The Seven Steps
to Donating Bone Marrow
Yup, that's what your
bone marrow looks like!
- At a donor center or a
registration drive, you
learn about what it means to be a marrow donor.
You give 2-3 tablespoons of blood and consent to
be listed in the main donor registry. (No marrow
is actually given at the time of registration.)
||Your tissue type is
determined and entered onto the donor registry.
- A lab analyzes your blood to determine its tissue
type (which, by the way, is a different thing
altogether than blood type). The results are
added to the registry's main computer, which is
searched regularly by my doctors and doctors of
other patients who need a marrow transplant.
||You are contacted if a
preliminary match is found.
- If the computerized registry shows that your
tissue type is close to mine or any of the
patients in need, your donor center contacts you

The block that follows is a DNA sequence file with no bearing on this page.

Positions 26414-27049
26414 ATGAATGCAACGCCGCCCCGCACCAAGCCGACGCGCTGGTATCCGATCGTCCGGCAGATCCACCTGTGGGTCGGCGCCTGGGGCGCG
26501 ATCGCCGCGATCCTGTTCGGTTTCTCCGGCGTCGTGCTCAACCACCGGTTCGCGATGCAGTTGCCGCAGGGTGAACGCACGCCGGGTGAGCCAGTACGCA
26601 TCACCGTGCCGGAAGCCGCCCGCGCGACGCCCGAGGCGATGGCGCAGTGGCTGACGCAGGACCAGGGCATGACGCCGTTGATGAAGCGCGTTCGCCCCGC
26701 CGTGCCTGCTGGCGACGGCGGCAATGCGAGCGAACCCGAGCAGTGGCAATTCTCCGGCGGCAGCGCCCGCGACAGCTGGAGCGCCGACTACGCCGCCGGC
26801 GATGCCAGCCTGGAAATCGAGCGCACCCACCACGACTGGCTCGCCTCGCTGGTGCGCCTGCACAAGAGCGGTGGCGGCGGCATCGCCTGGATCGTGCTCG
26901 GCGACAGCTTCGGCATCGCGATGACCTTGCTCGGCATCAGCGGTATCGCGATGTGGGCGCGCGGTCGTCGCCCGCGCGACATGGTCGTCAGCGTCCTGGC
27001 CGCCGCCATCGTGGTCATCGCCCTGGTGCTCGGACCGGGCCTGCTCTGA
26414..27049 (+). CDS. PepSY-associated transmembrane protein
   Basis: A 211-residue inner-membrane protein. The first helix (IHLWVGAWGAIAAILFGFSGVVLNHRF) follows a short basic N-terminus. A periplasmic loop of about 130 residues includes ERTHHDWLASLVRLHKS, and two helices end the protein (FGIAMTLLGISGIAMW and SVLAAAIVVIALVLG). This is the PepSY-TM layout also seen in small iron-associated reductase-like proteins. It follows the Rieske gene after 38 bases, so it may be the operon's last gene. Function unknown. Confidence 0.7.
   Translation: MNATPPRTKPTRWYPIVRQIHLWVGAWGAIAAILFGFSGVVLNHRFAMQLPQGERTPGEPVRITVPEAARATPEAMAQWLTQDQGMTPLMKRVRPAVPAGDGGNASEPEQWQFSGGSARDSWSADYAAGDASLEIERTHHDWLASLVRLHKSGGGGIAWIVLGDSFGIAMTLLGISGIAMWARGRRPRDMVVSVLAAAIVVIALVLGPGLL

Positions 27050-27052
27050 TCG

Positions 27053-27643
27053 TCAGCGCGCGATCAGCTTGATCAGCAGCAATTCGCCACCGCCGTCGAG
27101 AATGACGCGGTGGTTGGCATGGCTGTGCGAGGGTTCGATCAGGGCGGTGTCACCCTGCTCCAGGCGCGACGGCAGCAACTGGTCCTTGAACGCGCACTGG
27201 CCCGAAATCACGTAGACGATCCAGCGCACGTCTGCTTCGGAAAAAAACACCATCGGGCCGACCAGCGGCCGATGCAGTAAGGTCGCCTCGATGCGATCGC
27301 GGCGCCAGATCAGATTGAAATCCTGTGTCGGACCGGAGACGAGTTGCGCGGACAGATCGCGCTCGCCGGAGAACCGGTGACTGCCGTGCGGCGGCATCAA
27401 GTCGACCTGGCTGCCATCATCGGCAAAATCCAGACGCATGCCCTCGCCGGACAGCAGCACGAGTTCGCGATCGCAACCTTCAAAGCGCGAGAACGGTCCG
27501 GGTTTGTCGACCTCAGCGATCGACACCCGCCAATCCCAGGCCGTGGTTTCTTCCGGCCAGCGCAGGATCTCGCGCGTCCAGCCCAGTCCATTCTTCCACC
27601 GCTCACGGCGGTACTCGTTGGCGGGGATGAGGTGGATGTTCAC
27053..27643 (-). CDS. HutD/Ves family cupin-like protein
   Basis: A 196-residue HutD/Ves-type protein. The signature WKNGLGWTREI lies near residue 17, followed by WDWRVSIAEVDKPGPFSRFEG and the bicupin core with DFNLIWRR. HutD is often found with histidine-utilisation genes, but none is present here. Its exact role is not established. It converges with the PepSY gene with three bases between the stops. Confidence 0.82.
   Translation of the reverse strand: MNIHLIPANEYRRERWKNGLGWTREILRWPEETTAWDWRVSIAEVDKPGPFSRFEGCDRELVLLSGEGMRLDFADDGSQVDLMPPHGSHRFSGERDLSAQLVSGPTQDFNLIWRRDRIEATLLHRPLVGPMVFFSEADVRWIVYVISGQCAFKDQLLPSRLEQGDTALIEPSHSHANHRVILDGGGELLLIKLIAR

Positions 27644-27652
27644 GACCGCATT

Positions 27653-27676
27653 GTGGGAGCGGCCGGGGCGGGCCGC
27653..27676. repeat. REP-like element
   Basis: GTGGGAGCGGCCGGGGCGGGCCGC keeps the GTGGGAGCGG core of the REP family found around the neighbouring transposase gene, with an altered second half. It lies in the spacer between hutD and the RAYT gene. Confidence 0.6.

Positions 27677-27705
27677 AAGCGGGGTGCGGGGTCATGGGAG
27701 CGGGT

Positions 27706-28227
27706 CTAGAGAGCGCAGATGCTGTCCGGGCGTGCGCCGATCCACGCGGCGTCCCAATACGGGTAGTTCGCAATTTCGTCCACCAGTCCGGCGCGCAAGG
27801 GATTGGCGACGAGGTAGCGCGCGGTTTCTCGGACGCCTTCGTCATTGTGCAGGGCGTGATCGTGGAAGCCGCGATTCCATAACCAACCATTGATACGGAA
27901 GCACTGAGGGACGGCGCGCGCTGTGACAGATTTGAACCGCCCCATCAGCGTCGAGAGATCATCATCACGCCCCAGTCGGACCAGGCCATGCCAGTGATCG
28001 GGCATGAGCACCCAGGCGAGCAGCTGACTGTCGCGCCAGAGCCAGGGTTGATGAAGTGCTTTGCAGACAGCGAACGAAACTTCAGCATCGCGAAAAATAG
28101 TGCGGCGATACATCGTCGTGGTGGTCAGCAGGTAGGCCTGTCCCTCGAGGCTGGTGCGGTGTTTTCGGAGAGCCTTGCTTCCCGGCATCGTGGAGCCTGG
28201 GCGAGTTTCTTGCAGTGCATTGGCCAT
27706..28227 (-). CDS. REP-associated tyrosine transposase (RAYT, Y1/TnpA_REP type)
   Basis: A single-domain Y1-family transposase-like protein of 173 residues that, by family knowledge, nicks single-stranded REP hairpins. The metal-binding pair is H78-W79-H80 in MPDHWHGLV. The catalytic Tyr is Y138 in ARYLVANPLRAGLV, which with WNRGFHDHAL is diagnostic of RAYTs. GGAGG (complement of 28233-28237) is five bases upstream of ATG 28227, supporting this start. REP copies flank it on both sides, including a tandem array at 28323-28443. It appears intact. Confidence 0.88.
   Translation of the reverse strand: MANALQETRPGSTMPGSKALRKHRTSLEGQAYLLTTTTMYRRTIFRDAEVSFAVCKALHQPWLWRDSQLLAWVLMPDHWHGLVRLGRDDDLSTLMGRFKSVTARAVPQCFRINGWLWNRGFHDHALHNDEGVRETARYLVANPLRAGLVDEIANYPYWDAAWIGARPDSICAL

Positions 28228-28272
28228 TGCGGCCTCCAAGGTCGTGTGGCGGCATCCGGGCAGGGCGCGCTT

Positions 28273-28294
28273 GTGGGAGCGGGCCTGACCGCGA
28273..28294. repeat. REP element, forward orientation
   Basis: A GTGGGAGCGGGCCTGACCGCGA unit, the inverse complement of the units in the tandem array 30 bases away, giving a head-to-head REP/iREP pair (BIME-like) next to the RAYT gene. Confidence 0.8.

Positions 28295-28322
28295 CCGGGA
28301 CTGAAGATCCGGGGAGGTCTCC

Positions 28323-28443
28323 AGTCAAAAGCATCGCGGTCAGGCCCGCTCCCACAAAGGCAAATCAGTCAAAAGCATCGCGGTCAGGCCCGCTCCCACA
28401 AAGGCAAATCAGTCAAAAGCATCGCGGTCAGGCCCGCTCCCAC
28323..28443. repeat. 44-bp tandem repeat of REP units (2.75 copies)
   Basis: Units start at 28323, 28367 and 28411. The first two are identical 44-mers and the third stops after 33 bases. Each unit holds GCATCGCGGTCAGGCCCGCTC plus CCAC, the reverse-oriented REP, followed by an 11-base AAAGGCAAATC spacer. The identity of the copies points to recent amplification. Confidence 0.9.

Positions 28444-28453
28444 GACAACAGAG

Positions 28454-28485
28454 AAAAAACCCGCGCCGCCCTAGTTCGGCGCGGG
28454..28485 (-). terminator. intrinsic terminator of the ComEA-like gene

and arranges additional testing.
match" is identified.
- To find out whether you are a "perfect
match," additional tests are done. If you do
match, you will be given counseling and a
||You decide whether to
- After being fully informed about what it means to
donate bone marrow, you make the decision to
||A small amount of your
marrow is collected.
- You'll go to a hospital near you. A small amount
of your marrow is collected from the back of your
pelvic bone with a special needle and syringe.
Anesthesia is used during this simple surgical
||You recover quickly from
- Typically, the donor stays overnight in the
hospital. Afterwards, you can resume normal
activity, although you may feel some soreness in
your hip for several days. Your marrow naturally
replenishes itself within a few weeks.
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